Louisiana prosecutors have dismissed charges against a man who spent nearly five years on death row for his baby son's death before a court threw out his conviction.
The case of Rodricus Crawford, 28, drew national attention because of its connection to former Caddo Parish District Attorney Dale Cox, who stoked controversy with his enthusiasm for capital punishment, once telling a reporter, "We need to kill more people."
Crawford was convicted of smothering his 1-year-old to death in 2012. In November, an appeals court ordered a new trial, citing racial discrimination by prosecutors during jury selection.
Defense lawyers had also argued the medical evidence cleared Crawford: the little boy had pneumonia and died of sepsis, they said.
The DA's office, which is no longer headed by Cox, said in a statement this week that given the medical evidence, it could not prove beyond a reasonable doubt that a homicide had occurred.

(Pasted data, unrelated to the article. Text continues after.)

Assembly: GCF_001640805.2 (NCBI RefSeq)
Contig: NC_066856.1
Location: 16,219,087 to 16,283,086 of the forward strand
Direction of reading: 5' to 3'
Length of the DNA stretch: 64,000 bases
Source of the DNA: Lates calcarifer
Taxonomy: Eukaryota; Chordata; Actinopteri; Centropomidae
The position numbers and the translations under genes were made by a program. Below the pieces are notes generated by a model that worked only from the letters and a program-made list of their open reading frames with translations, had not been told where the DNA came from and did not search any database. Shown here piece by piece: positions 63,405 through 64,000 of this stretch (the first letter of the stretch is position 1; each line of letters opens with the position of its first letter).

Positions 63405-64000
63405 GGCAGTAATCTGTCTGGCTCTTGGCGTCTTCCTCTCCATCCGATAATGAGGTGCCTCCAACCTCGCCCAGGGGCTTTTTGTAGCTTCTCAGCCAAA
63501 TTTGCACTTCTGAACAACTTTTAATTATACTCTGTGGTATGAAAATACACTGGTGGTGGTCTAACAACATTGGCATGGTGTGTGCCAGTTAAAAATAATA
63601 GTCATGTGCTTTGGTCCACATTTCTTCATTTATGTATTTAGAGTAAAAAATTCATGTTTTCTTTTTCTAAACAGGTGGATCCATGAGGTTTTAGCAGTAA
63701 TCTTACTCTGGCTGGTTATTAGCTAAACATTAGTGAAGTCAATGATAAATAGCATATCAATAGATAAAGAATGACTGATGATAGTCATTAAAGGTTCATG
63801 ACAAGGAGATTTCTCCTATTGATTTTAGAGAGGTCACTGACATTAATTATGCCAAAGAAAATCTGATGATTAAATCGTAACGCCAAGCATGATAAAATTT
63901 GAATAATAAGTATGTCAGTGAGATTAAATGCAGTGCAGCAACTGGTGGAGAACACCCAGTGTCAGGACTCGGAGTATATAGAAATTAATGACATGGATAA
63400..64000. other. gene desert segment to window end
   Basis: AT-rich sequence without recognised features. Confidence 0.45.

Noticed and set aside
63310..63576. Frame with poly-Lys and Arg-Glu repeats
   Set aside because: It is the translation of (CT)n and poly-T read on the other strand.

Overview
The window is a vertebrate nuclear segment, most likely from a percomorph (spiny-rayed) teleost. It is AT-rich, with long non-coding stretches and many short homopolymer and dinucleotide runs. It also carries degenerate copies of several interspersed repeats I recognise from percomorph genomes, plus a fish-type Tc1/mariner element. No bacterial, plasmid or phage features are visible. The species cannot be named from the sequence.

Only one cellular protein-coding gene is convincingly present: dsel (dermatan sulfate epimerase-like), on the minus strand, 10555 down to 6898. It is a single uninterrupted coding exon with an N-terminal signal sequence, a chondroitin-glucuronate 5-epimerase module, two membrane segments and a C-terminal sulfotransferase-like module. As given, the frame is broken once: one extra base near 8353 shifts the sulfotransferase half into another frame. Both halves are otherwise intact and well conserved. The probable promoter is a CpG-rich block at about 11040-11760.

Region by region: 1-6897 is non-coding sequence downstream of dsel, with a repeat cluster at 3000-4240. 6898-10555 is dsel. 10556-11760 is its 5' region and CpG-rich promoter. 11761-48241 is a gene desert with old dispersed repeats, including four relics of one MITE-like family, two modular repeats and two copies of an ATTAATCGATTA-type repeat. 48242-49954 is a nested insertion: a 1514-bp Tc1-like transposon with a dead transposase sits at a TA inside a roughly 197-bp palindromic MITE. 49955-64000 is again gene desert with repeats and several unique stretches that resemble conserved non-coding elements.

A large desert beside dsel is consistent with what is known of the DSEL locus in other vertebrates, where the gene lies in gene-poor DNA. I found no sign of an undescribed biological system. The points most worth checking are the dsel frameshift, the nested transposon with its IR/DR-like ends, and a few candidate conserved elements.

"Without any evidence of intentional acts by Crawford that directly caused the death, the State faced competing possibilities of neglect by Crawford and potentially other family members in the care and treatment of the child," the DA's office said in a statement.
One of Crawford's lawyers, Cecelia Kappel, said the DA's decision was a relief for her client, who has been forced to stay in his hometown of Shreveport while free on bond but can now leave the state.
"It's really been an incredibly tough road for him," she said. "He wasn't in the greatest situation in life as a poor black man in Shreveport who had a bit of a criminal record. And he spent almost five years on death row, in a small cell with no windows.
"It's been rough putting his life back together," she said. "He told me, 'I can't live in Shreveport any more. I'm in danger there...I'm a target.'"
She said he plans to move to Dallas, where his young daughter lives.
Cox, who decided not to run for re-election as DA amid a firestorm over his views on law and order, could not be reached for comment about his successor's decision to permanently drop the case.
During the trial, he suggested to jurors that Jesus Christ would want them to sentence Crawford to death; after the conviction, he told the probation office that Crawford deserved "as much human suffering as physically possible" before death.
According to the Death Penalty Information Center, Caddo Parish was responsible for three-fourths of the prisoners sent to death row in Louisiana in the last five years. Crawford is the 158th death-row prisoner exonerated since 1973, the center said.